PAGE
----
The road to follow25 October 2018
/ by Aldo Avancini /
What the mission of an amusement park should be, and how this should reveal itself: Aldo Avancini gives us his opinion.
I confess that lately I pay more attention to advertising I hear on the radio or that I see when travelling by car. Messages such as “Our mission is to make you rich and happy,” or “We love to make you travel,” and so on. Leaving aside for one moment the use of the English term “mission” in Italian advertising, I would be more pleased to hear statements such as: “Our goal is to make money. To reach this goal (that is, to make money), we have chosen how to manage our park, and to make it profitable we have decided to manage it superbly.” After the initial shock, I would then clearly understand that no company can prosper without getting a return from its labour and capital! It could not start new initiatives, thus making the park poorer as it gets older.
So linking back to the above, a leisure-recreational business should present itself by saying: “We have chosen to sell fun, services and safety.”
Fun basically means attractions, of various types (from pure amusement to educational), which offer a ‘feeling’ that is not necessarily extreme; diversified according to the type of guests, the ‘feeling’ is the aspect that, when experiencing an attraction, offers a sensation that makes the guest enjoy the pleasure that derives directly from conscious use of the attraction.
Services means offering guests services that make them happy to be at the park. Here I refer to both the typical services (catering and merchandising), but also other useful ones (electronic payments and cash withdrawals, toilets with clothes hooks, something that is necessary even if only to hang your bag on, and so on), as well as others that you hope you will never need (for example, first aid and security).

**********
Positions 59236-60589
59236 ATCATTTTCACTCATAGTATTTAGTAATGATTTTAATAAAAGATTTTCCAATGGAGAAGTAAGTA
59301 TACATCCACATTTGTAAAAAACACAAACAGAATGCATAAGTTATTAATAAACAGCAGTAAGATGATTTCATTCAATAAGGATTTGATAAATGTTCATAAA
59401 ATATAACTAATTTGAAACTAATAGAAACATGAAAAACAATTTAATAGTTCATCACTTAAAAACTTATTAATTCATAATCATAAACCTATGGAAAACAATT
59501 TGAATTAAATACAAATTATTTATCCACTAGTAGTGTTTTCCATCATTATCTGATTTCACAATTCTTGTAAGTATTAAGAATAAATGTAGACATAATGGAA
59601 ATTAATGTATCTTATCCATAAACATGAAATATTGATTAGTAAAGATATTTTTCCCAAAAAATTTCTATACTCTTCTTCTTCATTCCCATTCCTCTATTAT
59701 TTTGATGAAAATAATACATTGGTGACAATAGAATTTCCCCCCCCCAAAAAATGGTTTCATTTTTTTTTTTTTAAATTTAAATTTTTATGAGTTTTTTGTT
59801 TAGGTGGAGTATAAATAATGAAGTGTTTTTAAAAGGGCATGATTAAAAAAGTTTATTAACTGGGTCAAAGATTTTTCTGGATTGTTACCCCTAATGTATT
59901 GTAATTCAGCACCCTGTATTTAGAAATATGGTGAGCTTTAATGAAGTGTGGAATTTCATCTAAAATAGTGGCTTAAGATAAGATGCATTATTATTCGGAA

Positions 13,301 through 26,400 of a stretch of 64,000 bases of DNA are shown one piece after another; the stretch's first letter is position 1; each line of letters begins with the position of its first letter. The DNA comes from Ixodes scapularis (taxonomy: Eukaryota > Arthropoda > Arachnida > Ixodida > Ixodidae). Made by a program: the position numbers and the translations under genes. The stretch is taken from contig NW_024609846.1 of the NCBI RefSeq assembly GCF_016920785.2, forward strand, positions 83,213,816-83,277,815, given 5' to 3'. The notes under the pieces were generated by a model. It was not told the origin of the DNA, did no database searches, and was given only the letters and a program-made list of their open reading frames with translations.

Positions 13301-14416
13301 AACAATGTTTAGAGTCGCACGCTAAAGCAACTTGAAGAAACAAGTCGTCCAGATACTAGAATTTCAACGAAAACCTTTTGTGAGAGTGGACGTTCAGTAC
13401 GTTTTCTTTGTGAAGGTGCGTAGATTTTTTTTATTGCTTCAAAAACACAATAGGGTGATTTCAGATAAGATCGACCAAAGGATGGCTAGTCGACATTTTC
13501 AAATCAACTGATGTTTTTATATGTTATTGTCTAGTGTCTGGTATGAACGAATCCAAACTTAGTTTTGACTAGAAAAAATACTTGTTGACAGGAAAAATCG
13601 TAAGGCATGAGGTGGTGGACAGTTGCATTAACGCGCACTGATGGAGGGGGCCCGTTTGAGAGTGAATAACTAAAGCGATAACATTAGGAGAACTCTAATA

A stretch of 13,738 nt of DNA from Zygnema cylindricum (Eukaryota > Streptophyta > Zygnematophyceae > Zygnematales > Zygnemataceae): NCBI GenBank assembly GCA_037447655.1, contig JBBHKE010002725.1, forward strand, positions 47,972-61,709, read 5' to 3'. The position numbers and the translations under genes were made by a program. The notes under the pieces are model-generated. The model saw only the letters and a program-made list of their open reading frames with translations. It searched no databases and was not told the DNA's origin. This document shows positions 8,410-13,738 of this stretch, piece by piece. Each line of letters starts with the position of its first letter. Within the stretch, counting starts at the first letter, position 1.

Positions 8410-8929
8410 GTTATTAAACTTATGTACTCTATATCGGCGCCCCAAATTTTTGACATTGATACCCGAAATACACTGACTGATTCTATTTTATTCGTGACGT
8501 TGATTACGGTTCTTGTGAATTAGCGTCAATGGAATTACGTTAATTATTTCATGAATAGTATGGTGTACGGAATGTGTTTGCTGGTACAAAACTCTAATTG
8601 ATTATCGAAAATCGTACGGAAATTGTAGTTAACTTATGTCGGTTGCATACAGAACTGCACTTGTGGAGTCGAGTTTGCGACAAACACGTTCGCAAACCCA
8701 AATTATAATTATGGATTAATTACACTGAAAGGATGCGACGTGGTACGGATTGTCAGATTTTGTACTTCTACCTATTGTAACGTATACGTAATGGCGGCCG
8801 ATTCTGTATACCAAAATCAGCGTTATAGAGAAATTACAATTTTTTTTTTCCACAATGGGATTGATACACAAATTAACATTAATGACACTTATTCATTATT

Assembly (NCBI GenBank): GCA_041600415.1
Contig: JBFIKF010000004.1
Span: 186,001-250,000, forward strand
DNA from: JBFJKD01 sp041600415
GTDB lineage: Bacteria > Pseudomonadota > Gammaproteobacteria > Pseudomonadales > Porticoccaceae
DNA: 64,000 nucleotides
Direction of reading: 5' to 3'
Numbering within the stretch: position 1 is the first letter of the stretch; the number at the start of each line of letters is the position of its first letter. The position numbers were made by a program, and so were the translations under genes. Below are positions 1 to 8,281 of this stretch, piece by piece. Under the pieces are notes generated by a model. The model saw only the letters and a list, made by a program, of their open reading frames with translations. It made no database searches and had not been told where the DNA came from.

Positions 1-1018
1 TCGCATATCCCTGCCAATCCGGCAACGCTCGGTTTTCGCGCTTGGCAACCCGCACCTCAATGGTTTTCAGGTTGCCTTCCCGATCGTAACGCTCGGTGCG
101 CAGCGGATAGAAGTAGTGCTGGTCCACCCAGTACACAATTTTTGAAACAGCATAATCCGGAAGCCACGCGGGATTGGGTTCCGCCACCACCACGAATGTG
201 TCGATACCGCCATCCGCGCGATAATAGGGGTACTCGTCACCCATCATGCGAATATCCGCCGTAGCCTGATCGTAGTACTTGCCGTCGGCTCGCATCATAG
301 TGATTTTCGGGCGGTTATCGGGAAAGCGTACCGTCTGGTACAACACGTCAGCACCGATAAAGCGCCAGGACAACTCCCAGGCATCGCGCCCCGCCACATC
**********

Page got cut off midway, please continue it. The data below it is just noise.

Safety basically means conveying to guests the feeling that they are in an essentially protected environment (except for against themselves), where they can enjoy both fun and services. This means adopting easily recognisable safety devices and technological aids in the various parts of the park (duly highlighted before entering the park), and so on.
The final consideration is that not only must the park operate so as to optimise these 3 factors I mentioned, but must above all make the guests aware of the considerable effort that it makes operationally and economically to pursue this objective.
This feeling is very different from the concept of “attractions without queues, good and cheap catering, no parking problems, plenty of clean toilets”. Also because these aspects are easy to pick apart: guests in queues don’t spend money, if the food is not good, next time they’ll bring a sandwich, and if they get a broken mirror in the car park they won’t come back!
Hence the desired optimisation is essentially a necessity! So how do you convey to guests the attention paid by the park to these aspects? In my opinion, through direct and indirect contacts with the guests themselves, which includes several aspects: from staff dressed appropriately, neatly and consistently with the season, to the signs, which must be decorative but also complete and clear; from clear and correct dealings with guests who ask for information (even answering in their language, if they are foreigners), to precise information, written in several languages, giving exact details on times and distances.
Is all of this enough? Certainly not, but it is certainly a minimum requirement to ensure that guests leave with a good memory of the park and not just the cost of admission.
Taken from Games&Parks Industry October 2018, page 108
Ing. Aldo Avancini / Proposta Srl / email@example.com